Chapter 1 - Kinematic design
Chapter 4 - Design for dynamic stiffness

Bed of Nails increase vibration mode frequencies


A statically determinate three point support of a wafer gives rise to a number of low frequency vibrations modes, which hampers high resolution electronmicroscope imaging. It is difficult to vertically support a wafer by more than three fixed supports. This is due to the flatness tolerance of the wafer, which in turn limits the option of generating a more contact support by demanding a lower flatness tolerance of the waferholder. The wafer will be in contact with the holder at only three points. Over large parts of the wafer there will be a gap between the wafer and the holder, allowing for low vibration mode frequencies to arise in the wafer. Even though these amplitudes may be as small as only several picometers, they can deteriorate for example the image of the wafer in an electron microscope. These modes shapes in the wafer can be alleviated by introducing many more supports in the shape of guided pins, 30 for instance, which are very lightly pressed against the wafer.

Figure 1. (left) The support of an unflat wafer. (right) A sketch of an individual nail with eccentric pin to create friction in the guidance of the cylinder.
Figure 2. The bed of nails in a light weight truss.   Figure 3. Close-up of a truss.


A wafer can be well supported vertically by 30 guided pins, which are very lightly pressed against the wafer, shown in Figure 1 and 2. It is crucial that the guidance of each of the pins introduces a small and limited amount of friction to lock each pin by Hertzian contact. Only during the mounting of the wafer all the guided pins slide down by the mass of the wafer until the three fixed supports contact the wafer are reached, just as it would be without the guided pins. The Hertzian contacts are only very lightly loaded because (1) only a fraction of the wafer mass is required to move a guided pin over the full range, and (2) the eccentric loading of the spring under a single pin creates only a limited normal force at the friction contact point, see Figure 1. Even though the Herzian contacts are lightly loaded, they essentially do not slip under the picometer sized vibrations, and therefore the sliding pins stiffly lock the arbitrary shape of the un-flat wafer. This in turn removes the lowest vibration mode frequencies with usually the largest amplitudes from the wafer, allowing for high resolution electron microscope imaging.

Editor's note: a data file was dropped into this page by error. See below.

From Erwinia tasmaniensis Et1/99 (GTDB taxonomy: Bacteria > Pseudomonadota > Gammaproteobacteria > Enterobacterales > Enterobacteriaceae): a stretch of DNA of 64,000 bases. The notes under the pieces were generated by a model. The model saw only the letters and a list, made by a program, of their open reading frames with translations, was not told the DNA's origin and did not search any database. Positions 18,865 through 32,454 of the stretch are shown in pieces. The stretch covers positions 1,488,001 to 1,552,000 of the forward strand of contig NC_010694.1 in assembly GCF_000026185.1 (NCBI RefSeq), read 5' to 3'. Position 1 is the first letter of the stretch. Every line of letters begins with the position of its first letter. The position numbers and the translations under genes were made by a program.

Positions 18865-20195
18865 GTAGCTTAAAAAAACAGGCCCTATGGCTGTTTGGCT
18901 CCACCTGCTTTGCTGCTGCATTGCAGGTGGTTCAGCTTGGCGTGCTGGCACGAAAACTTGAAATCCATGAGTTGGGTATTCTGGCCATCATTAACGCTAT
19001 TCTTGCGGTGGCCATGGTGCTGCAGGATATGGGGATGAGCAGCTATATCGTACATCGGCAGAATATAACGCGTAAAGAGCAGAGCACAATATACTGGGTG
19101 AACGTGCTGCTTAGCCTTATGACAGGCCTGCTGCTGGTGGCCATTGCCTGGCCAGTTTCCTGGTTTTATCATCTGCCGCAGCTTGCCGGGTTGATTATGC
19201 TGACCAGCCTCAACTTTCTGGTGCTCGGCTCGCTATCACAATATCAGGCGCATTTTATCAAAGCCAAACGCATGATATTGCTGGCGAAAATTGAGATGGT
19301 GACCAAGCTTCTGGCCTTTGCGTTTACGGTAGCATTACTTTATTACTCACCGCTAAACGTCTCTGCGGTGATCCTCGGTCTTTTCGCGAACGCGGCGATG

A bed of sliding nails alleviates low frequency vibration modes in common unflat thin plates. The plate is supported by three fixed contacts, and many guided nails which provide stiff supports at small vibrations, by locking using only a small amount of friction in their guiding.

Developed by Thermo Fisher Scientific

  • A. Visscher


[1] A Visscher, Object carrier for a particle-optical apparatus, Patent: US 6,593,581, FEI Company, Granted 2003.

[2] L. van Beukering & H. van Eerden, Wim van der hoek, Een constructief leven, DSPE, ISBN 978-90-829-6583-4, eerste druk nov. 2020,  pp. 186

Design principles